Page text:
If you want to solve problems, you need to ask questions first. Asking questions is an art: Can the question be broken down into a few more minor questions? Can we go from "problem solving" to a "research question"? And most importantly, where is the end of the problem? From a philosophical point of view, Professor Xu called the ultimate goal of the problem an “end of goods”, which comes down to making people better off. Professor Xu cited the little things in her life as an example: she had been unable to cure her nose, but she got relief from her symptoms by running. She put forward a profound insight from this trivial matter: improving the quality of life and curing diseases are of primary and secondary importance, and one shouldn’t go so far as to forget why we set off. “Now many treatments can cure the disease, but other diseases have arisen during the treatment process, and the quality of human life can never be improved. Is this really our original purpose?” Professor Xu asked.

Professor Xu also pointed out that a good question is one that has both depth and breadth. She took the rare diseases group as an example. Patients undoubtedly need attention from the society. However, it is far from enough to just remain at the level of calling for attention, which will not only lack proper pertinence, but also affect the overall fairness of distribution in society to some extent. According to Professor Xu, first of all, we need to figure out whether we should focus on curing the disease or improving their living conditions. For the former one, we pay attention to what the state, the hospital and the pharmaceutical factory should do respectively. For the latter one, should we use relief, public welfare, or government social security? Are they really only able to live by receiving financial aid? Like Heihan Car Wash Center, this is a good example of how society should form organizations that enable people to earn their own living. Any question must be raised in a targeted way so that the right remedy can be found and the precise connection of resources can be achieved.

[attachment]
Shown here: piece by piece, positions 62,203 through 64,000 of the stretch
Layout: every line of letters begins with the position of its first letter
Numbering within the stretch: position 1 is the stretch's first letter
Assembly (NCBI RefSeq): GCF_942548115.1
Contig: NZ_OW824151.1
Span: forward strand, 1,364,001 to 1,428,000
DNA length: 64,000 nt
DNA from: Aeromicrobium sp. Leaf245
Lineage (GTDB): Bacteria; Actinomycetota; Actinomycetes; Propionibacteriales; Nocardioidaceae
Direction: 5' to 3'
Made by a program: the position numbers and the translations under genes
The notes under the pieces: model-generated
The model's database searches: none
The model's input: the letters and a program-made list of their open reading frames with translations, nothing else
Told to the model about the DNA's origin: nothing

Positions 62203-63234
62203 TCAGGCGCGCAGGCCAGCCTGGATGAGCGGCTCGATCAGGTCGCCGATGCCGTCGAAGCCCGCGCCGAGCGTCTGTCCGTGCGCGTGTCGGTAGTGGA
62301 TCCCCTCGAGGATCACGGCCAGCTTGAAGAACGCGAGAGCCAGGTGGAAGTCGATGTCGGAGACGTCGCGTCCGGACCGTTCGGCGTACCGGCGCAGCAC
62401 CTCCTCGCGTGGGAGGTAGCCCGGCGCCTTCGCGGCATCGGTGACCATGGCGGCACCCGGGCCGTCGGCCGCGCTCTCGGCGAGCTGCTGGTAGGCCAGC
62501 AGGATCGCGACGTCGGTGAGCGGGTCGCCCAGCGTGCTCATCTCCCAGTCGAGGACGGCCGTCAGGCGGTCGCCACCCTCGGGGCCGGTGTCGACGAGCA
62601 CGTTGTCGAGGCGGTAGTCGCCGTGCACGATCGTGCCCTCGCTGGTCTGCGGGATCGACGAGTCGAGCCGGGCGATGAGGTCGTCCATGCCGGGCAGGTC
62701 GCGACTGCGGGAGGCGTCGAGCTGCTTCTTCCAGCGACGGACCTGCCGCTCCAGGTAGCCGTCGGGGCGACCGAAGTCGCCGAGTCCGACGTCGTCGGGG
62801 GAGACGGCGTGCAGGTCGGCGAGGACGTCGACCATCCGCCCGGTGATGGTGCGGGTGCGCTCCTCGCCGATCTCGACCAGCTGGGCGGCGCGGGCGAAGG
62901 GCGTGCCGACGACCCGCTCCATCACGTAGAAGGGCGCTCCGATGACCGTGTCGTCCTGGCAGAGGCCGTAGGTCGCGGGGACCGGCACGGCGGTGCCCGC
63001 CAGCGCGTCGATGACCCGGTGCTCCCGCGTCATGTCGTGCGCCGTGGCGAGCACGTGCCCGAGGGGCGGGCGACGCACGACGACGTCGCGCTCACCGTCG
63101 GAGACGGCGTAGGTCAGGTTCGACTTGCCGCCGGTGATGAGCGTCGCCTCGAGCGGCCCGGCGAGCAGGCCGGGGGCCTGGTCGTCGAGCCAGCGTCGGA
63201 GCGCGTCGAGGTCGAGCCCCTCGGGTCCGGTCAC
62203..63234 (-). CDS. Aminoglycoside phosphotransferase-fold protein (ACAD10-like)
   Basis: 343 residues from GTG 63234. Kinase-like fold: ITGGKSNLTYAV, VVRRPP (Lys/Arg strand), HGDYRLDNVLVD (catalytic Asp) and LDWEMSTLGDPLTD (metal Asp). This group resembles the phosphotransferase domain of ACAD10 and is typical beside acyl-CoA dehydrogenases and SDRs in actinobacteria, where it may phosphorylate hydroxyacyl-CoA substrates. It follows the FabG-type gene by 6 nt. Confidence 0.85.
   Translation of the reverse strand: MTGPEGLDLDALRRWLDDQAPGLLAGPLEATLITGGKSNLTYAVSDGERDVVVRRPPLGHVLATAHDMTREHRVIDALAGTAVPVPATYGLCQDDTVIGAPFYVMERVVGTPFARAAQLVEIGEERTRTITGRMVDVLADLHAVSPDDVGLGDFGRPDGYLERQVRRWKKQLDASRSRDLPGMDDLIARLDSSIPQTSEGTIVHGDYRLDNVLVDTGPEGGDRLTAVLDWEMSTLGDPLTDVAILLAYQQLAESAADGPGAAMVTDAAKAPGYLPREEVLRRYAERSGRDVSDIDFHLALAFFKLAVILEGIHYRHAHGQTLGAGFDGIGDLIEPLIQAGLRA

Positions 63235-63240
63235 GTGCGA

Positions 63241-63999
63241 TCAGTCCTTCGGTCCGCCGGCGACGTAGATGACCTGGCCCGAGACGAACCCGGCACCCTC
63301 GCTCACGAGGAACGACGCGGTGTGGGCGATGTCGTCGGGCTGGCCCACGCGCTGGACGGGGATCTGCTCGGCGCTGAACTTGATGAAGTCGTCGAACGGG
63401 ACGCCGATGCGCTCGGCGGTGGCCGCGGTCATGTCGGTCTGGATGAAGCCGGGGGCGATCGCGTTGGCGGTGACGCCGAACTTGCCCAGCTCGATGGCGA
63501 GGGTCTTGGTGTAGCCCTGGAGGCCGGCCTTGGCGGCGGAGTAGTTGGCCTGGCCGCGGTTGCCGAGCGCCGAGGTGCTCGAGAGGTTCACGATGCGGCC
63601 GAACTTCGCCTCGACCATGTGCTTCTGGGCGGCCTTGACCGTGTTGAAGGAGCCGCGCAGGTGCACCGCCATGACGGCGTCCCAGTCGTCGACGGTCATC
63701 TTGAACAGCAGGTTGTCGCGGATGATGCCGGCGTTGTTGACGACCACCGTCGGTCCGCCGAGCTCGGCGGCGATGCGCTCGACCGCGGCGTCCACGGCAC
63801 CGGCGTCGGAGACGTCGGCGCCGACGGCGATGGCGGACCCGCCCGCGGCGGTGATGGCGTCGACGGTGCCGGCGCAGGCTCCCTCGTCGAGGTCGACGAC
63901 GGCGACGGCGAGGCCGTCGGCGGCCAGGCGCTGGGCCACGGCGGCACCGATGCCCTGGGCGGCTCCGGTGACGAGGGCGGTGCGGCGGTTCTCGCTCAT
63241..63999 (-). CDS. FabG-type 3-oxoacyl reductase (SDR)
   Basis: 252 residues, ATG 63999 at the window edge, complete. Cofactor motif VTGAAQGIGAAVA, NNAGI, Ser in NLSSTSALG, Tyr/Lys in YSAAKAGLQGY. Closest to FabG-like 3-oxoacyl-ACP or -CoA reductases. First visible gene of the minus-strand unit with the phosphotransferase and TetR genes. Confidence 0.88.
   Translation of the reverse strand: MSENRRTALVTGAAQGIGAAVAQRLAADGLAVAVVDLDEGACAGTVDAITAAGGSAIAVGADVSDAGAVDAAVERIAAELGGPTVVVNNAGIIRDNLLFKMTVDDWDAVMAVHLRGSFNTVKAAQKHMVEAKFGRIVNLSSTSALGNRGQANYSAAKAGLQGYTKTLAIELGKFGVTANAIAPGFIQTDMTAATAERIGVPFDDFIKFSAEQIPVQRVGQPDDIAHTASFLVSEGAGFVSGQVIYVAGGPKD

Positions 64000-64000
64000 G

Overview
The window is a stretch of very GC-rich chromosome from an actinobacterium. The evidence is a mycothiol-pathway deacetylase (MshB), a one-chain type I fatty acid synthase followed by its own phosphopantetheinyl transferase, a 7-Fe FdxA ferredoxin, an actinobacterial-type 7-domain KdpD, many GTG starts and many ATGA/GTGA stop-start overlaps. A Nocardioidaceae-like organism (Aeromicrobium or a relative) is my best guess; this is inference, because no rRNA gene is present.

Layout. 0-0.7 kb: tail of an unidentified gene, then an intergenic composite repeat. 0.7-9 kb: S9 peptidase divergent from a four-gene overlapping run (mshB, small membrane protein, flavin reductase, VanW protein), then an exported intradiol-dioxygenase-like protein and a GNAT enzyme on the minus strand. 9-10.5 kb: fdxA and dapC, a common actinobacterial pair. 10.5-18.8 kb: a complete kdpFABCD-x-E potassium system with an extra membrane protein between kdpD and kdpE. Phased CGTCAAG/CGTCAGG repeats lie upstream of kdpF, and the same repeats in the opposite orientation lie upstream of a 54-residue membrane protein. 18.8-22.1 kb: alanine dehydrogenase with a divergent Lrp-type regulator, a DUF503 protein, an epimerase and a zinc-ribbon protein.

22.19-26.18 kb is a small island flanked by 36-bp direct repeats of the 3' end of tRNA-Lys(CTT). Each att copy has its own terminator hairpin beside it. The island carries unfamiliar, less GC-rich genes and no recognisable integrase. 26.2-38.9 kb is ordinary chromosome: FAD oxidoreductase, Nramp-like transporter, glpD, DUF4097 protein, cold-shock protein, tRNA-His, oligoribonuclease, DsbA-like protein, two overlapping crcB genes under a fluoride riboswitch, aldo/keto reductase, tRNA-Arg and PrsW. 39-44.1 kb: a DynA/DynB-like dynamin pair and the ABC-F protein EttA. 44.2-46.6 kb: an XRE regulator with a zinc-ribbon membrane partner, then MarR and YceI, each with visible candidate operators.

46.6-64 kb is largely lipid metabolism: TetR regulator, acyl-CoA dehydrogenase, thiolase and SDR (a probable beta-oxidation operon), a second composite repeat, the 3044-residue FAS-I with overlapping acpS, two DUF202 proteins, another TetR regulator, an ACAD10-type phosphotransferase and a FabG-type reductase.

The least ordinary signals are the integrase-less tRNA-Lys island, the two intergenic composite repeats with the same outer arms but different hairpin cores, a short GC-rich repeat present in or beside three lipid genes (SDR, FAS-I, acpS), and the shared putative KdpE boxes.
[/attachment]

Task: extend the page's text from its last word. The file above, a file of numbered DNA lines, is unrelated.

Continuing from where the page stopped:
Heihan Car Wash Center gives the disabled chances to earn their own living

Questioning and reflection

Observing, questioning, revising, submitting, selecting and publishing——this is the whole process of producing a paper. But the intention of MHM is to let students understand the complex mechanisms of each step. MHM2020 received nearly 100 submissions, and more than 40 papers were selected after review by experts. Professor Xu hopes that students can always maintain their ability of thinking independently and be brave to question. “Some speeches seem to make sense but you have to think about them carefully and avoid believing completely. Are the questions being asked related to a real problem of the day? Is the research methodology right? Are the statistics correct? Is it dangerous to have a credibility of only 0.7? Only after undergoing all the doubts, can the thesis truly be recognized by society and be produced. In Professor Xu's view, the inclusiveness does not mean absorbing everything completely, but increasing your knowledge and improving your ability to distinguish on the basis of extensive experience.